This film has a ton of villains ranging from Doc Ock to Electro, but it’s not like they’re just there for nostalgia purposes. Granted, at the end of the day, this film is sort of a tribute to the Spider-Man character and all the stories that came before this one. Anyone can put in a ton of cool characters and have them fight against Spider-Man. Heck, this movie could be Spider-Man vs. Godzilla vs. Agent Smith vs. Ron Burgundy, but it does not guarantee a good movie. It’s a basic case of concept vs. reality. The concept is great, but the reality could suck. But here’s the truth about all these villains…

Jamie Foxx’s Electro was written ten times better than he was written in “The Amazing Spider-Man 2.” Now, I will admit, they did kind of highlight a specific aspect about him from that film, specifically how Max was a nobody, which I thought had some okay setup before he was affected by a bunch of eels. But as we see him enter this universe, I could really tell that he was confused, he was concerned, and had no idea what was going on. They’ve even given him a new costume, which may be for story purposes, sure, but of course, who doesn’t want to sell more toys? Why do you think they gave 3PO a red arm in “The Force Awakens?”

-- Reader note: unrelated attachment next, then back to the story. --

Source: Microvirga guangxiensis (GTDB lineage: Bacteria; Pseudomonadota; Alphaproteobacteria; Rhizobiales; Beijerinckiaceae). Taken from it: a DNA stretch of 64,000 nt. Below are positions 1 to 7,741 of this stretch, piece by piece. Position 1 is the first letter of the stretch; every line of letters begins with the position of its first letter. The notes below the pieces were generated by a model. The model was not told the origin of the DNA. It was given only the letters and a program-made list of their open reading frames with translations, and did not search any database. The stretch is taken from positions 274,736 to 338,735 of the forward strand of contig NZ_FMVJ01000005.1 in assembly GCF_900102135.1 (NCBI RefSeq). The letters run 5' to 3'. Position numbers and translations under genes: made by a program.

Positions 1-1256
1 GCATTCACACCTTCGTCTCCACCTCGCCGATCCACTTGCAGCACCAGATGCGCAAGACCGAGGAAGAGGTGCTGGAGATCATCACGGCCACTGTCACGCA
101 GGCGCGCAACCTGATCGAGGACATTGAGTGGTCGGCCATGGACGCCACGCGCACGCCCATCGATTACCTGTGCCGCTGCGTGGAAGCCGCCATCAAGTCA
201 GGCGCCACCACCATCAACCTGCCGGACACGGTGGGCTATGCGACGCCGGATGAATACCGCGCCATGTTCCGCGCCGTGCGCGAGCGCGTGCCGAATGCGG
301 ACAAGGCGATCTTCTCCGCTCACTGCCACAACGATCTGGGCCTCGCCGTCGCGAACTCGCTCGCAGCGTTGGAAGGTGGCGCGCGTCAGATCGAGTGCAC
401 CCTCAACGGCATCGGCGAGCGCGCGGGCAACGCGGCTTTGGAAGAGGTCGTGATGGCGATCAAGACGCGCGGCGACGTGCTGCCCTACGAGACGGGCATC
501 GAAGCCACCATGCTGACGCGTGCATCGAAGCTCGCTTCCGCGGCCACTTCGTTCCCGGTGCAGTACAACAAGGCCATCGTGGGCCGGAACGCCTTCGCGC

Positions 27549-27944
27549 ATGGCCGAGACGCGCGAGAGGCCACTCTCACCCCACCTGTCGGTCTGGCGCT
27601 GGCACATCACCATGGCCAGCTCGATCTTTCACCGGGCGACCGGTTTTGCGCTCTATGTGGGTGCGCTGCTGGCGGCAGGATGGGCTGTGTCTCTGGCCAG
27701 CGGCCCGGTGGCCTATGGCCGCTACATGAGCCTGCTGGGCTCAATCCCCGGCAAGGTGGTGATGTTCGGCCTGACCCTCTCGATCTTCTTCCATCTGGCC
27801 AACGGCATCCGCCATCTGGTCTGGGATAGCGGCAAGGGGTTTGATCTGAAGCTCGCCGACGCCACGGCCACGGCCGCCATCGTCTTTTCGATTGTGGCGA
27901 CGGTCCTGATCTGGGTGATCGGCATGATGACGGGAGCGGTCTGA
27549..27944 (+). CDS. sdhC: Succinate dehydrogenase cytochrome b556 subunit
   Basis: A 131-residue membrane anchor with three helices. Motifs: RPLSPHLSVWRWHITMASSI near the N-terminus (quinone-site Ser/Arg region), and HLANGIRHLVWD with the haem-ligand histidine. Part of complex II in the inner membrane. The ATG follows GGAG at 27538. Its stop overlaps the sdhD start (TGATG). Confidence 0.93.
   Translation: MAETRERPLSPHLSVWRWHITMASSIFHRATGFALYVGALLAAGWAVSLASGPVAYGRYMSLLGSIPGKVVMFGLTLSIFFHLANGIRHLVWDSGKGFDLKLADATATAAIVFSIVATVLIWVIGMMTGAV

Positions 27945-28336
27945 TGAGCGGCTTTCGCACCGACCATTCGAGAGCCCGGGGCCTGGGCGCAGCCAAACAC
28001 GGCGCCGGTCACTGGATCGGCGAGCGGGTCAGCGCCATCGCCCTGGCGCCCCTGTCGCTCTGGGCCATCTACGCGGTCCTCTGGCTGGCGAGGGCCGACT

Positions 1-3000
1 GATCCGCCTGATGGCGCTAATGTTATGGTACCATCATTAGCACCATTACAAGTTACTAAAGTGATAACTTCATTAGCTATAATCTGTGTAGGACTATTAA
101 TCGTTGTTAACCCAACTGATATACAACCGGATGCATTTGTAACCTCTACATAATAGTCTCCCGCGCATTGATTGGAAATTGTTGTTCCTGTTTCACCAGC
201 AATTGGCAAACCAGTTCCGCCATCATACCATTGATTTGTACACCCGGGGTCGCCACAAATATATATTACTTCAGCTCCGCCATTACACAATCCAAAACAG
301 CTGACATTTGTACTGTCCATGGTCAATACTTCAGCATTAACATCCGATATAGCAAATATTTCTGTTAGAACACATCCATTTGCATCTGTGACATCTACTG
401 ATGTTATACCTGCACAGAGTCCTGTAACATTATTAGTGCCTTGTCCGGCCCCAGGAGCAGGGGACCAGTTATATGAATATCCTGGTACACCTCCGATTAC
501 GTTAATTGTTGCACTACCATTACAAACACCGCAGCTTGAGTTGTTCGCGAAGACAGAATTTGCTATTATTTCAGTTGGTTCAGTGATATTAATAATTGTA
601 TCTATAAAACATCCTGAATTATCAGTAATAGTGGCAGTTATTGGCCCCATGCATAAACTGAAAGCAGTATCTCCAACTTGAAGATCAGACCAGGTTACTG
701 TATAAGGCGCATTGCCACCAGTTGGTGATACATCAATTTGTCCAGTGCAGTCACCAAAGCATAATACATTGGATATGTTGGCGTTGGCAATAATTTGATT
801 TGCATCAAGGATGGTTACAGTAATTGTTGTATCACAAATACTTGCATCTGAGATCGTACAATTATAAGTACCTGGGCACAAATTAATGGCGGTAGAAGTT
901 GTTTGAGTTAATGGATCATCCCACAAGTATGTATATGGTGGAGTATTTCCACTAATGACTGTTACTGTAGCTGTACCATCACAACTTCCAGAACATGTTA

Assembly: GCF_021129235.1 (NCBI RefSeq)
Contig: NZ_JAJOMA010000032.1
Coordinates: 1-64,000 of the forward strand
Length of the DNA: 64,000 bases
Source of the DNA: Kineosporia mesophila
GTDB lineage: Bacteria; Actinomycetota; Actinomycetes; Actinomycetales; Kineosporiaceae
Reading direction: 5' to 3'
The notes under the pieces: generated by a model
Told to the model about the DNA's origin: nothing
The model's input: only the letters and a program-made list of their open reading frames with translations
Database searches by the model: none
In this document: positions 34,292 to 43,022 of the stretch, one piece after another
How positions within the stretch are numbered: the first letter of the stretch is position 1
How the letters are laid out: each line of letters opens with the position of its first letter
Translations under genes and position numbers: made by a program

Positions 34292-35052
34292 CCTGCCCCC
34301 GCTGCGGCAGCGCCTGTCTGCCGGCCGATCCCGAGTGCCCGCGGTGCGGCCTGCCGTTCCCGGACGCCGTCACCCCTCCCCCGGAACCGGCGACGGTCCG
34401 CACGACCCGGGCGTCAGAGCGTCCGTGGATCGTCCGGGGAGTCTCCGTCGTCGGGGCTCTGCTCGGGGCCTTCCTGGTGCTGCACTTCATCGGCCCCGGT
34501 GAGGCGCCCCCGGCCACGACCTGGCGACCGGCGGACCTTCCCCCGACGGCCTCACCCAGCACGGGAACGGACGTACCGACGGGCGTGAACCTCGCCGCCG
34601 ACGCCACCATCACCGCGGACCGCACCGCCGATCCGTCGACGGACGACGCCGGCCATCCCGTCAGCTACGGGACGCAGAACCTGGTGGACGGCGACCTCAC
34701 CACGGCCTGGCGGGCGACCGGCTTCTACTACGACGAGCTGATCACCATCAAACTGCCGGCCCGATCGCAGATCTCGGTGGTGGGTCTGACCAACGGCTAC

My favorite villain of Raimi’s “Spider-Man” films was always Alfred Molina’s Doc Ock. I feel like even though his character was truly at the end of the day, an evil mastermind, he also had a heart. He went through tragedy the same way Peter did in those movies when he lost Uncle Ben. Only in the case of Doc Ock, he used his tragedy for evil, partially for a reason beyond his control. Even though he terrorized New York City, I feel bad for him, looking back. Plus, his arms are among some of the best practical effects ever. As for how he’s handled in this movie, I like the way they went about exploring his character’s newfound questions. After all, when you enter another universe, everything feels completely strange. Although when they first introduced him, they had a potential plot hole that could have affected how I viewed the entire movie that was corrected about ten to twenty minutes later. Glad they touched up on that. In this film, instead of his arms being practical, they were CGI, and I honestly could barely tell the difference. They did a really good job at making Doc Ock fit into a universe like this, even though it’s really the same character as another one.